Have you heard about the Enneagram and wonder what it is all about? Christa Hardin joins Dr. John and Dr. Morgan to clearly explain this tool that has helped so many individuals and couples. For years, she has provided enneagram coaching and resources specifically for couples in marriage (https://www.enneagraminyourmarriage.com).
If you’ve ever wondered how someone discovers their Enneagram type, you’ll love how Christa breaks down the key questions to ask to discover yours and helps John figure out his Enneagram type during the episode.
Some of the main takeaways include:
1.What is the Enneagram?
The Enneagram is a system of nine specific types of personality. Discovering your specific personality type is done by exploring your core emotional motivations and fears. Your personality type shapes how you view yourself, your relationships, and ultimately, your life circumstances.
The nine types are visualized in a circular diagram with each type represented evenly around the circle. This visual also provides two additional sources of information about your type. The types on either side or considered your “wings” and they too can depict aspects of your personality, especially when you are experiencing strong emotions or stress. There are also lines that go from each type through the circle to other types, representing the relationships between types. This provides insights into the strengths and weaknesses when two types are joined together in some type of relationship.
The nine types are divided among three categories: Heart Types, Head Types, and Body Types.
Heart types tend to use their emotional intelligence to understand their own reactions and connect with others.
Head types tend to use their intellectual intelligence to make sense of things and navigate the world around them.
Body types tend to use their instinctual intelligence to follow their “gut” to respond to threats and opportunities.
2.Every couple has their “glow”
Christa explains how the pairing of types creates a glow:
When you enter a serious relationship, people may tell you, “You know, you’ve changed since you started dating…” right? And we do change both by habit as well as intention sometimes, since we generally pick people we like!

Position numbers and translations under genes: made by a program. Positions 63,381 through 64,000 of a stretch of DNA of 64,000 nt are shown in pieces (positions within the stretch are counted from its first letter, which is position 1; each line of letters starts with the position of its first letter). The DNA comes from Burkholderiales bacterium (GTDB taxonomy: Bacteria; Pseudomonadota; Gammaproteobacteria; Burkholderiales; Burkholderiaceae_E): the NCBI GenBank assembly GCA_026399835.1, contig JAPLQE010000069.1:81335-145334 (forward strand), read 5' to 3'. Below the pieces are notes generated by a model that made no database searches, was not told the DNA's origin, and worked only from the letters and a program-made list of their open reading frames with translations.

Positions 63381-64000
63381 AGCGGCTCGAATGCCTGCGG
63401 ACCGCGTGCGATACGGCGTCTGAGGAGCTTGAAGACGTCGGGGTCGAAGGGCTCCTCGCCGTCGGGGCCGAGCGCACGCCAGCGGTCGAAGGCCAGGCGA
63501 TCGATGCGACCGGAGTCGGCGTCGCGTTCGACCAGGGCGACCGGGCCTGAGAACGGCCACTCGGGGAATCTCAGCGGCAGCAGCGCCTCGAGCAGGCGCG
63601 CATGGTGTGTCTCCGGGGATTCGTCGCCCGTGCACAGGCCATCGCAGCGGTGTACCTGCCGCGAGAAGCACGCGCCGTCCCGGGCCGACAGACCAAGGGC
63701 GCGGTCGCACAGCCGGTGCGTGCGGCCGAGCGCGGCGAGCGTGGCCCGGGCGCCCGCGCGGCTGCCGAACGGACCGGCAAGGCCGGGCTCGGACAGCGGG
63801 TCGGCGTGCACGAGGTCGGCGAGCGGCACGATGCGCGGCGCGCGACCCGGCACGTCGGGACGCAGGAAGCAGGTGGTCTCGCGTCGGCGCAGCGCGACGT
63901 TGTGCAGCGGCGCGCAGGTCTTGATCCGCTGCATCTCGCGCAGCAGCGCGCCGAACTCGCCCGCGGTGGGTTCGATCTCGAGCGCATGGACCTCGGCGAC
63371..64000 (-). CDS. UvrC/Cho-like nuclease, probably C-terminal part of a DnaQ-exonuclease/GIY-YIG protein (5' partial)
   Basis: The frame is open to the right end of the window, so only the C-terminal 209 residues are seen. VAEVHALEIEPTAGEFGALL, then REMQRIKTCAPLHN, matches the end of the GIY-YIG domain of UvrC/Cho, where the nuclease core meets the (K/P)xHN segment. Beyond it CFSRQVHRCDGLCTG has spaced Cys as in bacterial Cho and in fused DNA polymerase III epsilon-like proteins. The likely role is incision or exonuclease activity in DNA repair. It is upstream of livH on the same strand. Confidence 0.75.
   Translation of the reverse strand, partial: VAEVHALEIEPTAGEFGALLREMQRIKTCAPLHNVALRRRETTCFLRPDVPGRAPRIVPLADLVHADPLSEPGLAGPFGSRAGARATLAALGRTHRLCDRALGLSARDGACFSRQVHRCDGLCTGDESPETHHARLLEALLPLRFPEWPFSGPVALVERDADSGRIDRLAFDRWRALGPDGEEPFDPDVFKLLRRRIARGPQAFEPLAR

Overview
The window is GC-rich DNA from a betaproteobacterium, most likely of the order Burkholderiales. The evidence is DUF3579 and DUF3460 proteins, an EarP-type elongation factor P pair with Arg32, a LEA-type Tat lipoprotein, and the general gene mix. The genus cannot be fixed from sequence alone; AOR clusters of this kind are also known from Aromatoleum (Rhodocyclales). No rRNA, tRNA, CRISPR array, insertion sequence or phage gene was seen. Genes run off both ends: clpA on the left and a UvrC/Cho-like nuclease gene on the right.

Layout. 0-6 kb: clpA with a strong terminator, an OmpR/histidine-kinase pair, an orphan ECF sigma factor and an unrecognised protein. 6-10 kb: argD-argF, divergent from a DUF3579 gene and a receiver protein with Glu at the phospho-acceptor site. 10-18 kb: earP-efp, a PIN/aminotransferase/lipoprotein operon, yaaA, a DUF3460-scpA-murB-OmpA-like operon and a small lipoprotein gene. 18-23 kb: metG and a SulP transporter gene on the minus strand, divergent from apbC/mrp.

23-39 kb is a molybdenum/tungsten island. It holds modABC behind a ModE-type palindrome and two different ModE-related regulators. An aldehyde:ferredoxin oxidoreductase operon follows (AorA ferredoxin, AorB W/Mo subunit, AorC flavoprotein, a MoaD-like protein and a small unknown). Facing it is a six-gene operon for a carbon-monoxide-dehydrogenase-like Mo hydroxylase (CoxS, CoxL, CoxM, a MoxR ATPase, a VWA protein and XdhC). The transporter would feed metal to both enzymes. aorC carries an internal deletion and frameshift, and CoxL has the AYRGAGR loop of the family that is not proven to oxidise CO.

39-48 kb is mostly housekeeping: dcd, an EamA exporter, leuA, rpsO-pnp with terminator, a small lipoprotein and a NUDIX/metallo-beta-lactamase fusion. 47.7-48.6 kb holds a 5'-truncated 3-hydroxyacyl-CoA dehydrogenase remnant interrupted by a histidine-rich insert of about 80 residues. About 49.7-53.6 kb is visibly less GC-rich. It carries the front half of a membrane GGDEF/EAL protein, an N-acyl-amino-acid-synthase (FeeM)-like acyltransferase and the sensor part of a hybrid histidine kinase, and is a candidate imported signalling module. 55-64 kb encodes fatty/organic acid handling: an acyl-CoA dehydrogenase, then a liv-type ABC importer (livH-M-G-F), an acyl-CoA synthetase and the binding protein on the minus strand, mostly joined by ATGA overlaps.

When your personality type and your spouse’s personality types begin to rub off or bleed into one another, there is also a new hue or unique shading to you both. Sometimes you’re different but you influence each other and at other times, you truly change one another, both for better and for worse.
This combining of traits is a sort of relationship overlay and what I like to call your Enneagram Glow, the ways we influence the world uniquely as a couple.
3.Watch and learn
There is no better way to learn about the Enneagram then to watch a seasoned coach like Christa provide a demonstration as she walks Dr. John through a series of questions to pinpoint his type.
Although there are online tests to discover your type, a live interview works best. This is because an Enneagram expert engages you in a dynamic exploration of your core drives and fears associated with each specific type, and through a process of identification and elimination, you are able to narrow down your Enneagram type.
Once you understand your type, you will be able to better understand and work with your own strengths, motivations, and coping styles.
About Christa Hardin
Christa Hardin, MA grew up in the Detroit suburbs. passionate about relationships and families from a very young age. As a college student, she majored in both Communications and Psychology, publishing a research paper with her Communications professor about shifting family system dynamics and working full time as a community director at a local apartment community. She then married her high school sweetheart, Wes, and the two of them went on for MA degrees at Wheaton College in Chicagoland. Wes got an MA in Theology and Christa got one in Clinical Psychology, finding her first official Marriage and Family Therapy internship at the Evangelical Child and Family Agency (ECFA) in Wheaton, IL where she worked with couples, families, individuals, and children in play therapy.
What else is there?
To learn more, and hear about what may be necessary to maintain a relationship with someone you “agree to disagree” with make sure to listen to the full episode.
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